SAP Disaster Recovery and the ‘New Normal’
Updated: May 22, 2020
In 2018, a study found that 45 per cent of all unplanned service outages were caused by hardware failures, followed by loss of power, software failure, data corruption and external security breaches.
While such incidents were the most likely causes of service outage in the days before the outbreak of COVID-19 -what have the events of 2020 taught us about Disaster Recovery (DR) in the ‘new normal’?
It was safe to assume before lockdowns were imposed that key staff could be wherever they needed to be to help the business recover from a disaster. In the new normal however, businesses are faced with a remote workforce, locked-up premises and travel restrictions that make it extremely difficult to reach site to recover from a disaster. This situation, poses many practical questions:
Does your recovery process rely on restoring from backup tapes? If so, how do you physically locate, obtain and change those tapes to run your restores?
Can failed disks still be shipped within service levels? Even if replacement disks are shipped, can engineers get to site to swap them out?
If your business experiences such a spike in demand for its product that your IT systems fail to cope with the additional load (as happened to Azure in March when Teams demand spiked 775 per cent), how would you recover your service whilst simultaneously adding the necessary capacity?
Furthermore, managing a disaster recovery environment capable of running a production workload would likely require a large upfront investment, potentially equal to that spent on production itself. Despite best intentions, DR tests can often be delayed or postponed as strategic projects take priority or when production downtime cannot be achieved. Businesses in such situations could find themselves investing heavily in expensive, yet idle DR solutions, without much evidence that they are fit for purpose.
Test and address
Failure to both test and address the additional hazards posed by a pandemic risks not only lengthy IT outages, but also reputational damage, potentially leading to the businesses' doors being closed forever. Ninety-three per cent of companies without DR who suffer a major data disaster are out of business within one year.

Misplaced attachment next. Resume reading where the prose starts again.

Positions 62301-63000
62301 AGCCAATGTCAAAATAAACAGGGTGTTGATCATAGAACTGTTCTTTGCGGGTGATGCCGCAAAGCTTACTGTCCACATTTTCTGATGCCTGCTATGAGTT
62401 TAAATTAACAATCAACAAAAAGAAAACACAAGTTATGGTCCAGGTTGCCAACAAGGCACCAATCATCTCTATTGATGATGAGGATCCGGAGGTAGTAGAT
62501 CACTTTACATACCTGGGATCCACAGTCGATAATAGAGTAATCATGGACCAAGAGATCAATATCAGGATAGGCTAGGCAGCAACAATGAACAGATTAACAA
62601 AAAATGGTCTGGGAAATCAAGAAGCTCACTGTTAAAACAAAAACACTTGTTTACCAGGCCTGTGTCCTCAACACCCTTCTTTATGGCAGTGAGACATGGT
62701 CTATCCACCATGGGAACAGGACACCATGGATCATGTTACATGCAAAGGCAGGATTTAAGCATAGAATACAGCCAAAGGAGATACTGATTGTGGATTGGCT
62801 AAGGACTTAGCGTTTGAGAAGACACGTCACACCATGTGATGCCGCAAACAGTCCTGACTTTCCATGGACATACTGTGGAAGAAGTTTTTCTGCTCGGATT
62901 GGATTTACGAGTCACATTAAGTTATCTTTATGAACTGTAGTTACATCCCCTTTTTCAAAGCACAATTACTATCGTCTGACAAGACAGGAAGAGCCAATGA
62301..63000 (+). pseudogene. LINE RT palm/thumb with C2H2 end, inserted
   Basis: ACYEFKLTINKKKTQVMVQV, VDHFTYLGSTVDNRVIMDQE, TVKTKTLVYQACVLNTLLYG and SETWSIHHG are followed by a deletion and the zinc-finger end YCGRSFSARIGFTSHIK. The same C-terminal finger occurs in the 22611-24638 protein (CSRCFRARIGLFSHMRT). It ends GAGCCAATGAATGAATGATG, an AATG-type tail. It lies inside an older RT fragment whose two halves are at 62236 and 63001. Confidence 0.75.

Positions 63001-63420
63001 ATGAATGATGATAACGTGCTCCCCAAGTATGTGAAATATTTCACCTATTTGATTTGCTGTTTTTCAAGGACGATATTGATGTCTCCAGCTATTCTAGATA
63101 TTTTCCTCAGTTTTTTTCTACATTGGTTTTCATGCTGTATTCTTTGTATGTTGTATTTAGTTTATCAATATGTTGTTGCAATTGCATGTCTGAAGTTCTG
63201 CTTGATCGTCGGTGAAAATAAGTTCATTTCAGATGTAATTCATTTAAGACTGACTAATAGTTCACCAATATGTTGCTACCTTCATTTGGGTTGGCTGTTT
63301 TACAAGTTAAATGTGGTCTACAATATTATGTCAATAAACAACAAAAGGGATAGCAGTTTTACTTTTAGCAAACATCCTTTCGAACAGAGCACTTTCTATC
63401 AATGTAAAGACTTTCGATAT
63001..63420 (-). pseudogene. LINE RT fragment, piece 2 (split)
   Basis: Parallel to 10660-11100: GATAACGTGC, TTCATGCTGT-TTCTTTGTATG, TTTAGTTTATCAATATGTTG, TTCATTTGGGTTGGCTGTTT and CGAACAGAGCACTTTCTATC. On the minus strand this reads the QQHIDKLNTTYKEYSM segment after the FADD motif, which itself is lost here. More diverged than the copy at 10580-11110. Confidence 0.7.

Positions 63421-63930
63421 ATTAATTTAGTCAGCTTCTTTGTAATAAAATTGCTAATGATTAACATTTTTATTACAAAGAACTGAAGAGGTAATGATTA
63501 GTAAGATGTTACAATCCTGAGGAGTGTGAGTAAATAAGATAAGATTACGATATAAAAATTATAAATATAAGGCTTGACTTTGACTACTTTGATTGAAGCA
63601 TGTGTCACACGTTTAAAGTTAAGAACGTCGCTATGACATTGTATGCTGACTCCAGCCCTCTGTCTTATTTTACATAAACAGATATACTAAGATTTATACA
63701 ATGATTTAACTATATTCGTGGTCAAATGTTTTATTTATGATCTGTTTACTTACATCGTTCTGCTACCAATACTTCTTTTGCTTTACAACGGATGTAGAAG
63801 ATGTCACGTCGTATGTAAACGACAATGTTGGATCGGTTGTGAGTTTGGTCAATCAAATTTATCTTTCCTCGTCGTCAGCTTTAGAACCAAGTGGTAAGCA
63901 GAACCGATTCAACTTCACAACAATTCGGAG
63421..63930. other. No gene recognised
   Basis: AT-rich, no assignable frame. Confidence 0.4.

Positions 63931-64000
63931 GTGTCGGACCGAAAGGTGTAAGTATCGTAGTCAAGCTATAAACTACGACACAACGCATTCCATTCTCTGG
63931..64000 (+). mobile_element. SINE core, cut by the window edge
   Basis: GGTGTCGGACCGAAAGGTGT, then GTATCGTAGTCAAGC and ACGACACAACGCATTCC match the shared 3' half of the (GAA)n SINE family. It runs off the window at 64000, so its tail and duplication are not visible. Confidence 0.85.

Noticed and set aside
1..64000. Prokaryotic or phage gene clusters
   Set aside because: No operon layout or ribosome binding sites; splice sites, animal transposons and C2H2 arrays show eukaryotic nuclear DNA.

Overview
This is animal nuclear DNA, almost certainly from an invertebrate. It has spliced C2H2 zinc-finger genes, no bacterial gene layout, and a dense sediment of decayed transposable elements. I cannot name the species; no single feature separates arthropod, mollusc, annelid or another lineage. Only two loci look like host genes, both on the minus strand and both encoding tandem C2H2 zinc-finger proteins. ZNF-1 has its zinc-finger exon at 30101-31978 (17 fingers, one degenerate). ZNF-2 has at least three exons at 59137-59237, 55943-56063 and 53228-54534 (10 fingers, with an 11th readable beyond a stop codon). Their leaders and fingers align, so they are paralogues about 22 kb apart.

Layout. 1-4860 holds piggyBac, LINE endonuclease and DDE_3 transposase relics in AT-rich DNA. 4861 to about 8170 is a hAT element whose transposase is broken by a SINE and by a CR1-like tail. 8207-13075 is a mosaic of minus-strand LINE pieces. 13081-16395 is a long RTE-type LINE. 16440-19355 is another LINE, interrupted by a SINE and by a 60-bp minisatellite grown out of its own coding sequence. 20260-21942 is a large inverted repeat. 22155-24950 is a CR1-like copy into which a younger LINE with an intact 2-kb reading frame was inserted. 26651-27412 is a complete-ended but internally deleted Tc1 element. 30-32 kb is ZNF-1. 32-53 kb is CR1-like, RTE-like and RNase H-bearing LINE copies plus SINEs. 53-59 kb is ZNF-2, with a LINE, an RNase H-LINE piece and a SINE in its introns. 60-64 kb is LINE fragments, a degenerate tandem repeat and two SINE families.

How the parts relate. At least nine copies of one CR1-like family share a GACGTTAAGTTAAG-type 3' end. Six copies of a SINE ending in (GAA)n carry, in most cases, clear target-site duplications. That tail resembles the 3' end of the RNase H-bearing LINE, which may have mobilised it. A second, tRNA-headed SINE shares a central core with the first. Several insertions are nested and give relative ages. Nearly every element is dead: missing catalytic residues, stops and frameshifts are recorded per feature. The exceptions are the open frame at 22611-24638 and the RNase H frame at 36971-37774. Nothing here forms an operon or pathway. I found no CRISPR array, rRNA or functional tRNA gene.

Many companies will emerge from COVID-19 with many process and structural changes. The airline industry will no doubt be a very different beast for the foreseeable future; while retail outlets and the manufacturers and supply chains that feed them must adapt to expect more frequent spikes in demand, and at short notice, in the event of further pandemic waves.
It is essential that DR strategies recognise and adapt to the new normal. A DR strategy must deliver a platform that scales up or down to meet unpredictable loads, do so with minimum upfront investment and must be capable of being entirely managed remotely. Recovery tests should be performed as frequently as is necessary, with minimal impact on resource and minimum or no impact on production operation.
Cloud is the only platform that enables a DR service to be built with both minimal upfront investment and near-zero run costs while the landscape lies idle. It does so while allowing the platform to automatically scale up and down to meet varying demand, paying only for what you use. Critically, a Cloud DR strategy is 100% remotely managed and will never demand that staff visit the data centre to change tapes or swap failed disks, clearly vital in the current climate.
If you want to discuss your DR requirements, you can speak to the CLOUDWRXS team on +44 203 3322 007 / email: firstname.lastname@example.org